Assessment of cytokines, the pivotal messengers in intercellular communication
Cytokines are small messenger proteins that play a decisive role in the communication between the cells of the body. Produced by activated cells, cytokines act on their target cells that bear the specific cytokine receptor. Although cytokines are principally necessary for maintaining body integrity, in some situations they may mediate harmful processes. Regarding the situation after organ transplantation, cytokines are involved in many processes including inflammation of the transplanted organ, but may also support tissue protection and defense against pathogens. Although mostly produced locally in the specific tissue (e.g., in the transplanted organ), cytokines often reach the blood circulation. Here, their levels can be easily quantified and may serve as indicators of the local processes associated with their production.
In this subproject, a broad range of cytokines and their modulators (soluble cytokine receptors) will be quantified in blood samples obtained from kidney transplant patients at three different time points after transplantation. Samples from healthy blood donors and patients with chronic inflammatory diseases are available for comparison. The selected cytokines (e.g., IL-17A, IL-19, IL-20, IL-21, IL-29, IL-31) and modulators (e.g., IL-22 binding protein) reflect the activity of different cell populations and include many novel mediators. Since for some of the parameters no reliable detection method is available (e.g., IL-22 binding protein), respective methods will be established (work package 1). Afterwards, blood level will be quantified and - based on their relationships - cytokine networks will be predicted (work package 2). The molecular elements of these networks will then be investigated in cell-/tissue culture-based experiments (work package 3).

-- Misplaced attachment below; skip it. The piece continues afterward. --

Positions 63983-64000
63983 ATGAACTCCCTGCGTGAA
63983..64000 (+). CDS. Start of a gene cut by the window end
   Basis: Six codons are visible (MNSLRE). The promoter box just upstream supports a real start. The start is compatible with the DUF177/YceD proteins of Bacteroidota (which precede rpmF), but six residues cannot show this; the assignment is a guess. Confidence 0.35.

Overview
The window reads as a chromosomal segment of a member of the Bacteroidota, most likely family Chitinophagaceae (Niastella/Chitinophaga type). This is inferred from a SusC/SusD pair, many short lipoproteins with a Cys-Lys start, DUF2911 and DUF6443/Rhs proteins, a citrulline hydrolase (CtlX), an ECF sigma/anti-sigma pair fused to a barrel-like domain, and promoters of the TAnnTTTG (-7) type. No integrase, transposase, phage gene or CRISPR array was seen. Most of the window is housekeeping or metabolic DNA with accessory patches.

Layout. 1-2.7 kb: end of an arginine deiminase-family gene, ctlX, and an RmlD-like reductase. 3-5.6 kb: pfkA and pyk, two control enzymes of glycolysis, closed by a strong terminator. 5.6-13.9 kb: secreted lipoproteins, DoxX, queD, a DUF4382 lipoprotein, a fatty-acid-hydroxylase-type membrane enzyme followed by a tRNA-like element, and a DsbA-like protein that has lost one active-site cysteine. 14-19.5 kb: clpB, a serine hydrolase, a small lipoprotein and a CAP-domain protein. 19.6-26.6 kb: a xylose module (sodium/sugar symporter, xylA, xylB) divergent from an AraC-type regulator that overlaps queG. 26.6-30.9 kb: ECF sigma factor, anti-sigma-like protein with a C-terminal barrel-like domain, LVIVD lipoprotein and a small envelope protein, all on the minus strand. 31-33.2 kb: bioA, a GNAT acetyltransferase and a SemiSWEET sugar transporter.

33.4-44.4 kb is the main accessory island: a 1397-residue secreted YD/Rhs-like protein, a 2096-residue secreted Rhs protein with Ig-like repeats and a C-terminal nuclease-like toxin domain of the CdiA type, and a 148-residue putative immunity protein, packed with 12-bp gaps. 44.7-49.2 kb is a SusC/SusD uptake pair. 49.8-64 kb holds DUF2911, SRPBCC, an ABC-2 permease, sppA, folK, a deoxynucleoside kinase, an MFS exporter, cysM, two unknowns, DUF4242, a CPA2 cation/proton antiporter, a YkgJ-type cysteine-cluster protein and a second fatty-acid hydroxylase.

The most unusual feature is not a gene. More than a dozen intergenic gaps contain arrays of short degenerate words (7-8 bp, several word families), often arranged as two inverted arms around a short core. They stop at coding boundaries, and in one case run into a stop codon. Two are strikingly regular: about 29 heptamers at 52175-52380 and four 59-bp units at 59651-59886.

These data together with the other laboratory (expressional, epigenetic, cellular, antibody-related, virus, metabolic) and clinical data of these patients obtained in this consortium will be biometrically integrated to deliver system medicine-based models. This will allow the further understanding of the pathomechanisms, the identification of novel therapeutic targets, and, most importantly, the identification of the individual risk profile in kidney transplant patients (organ rejection versus tolerance, infection/virus reactivation versus viral defense, strength of anti-bacterial competence, tissue destruction versus regeneration, tumor and cardiovascular complications)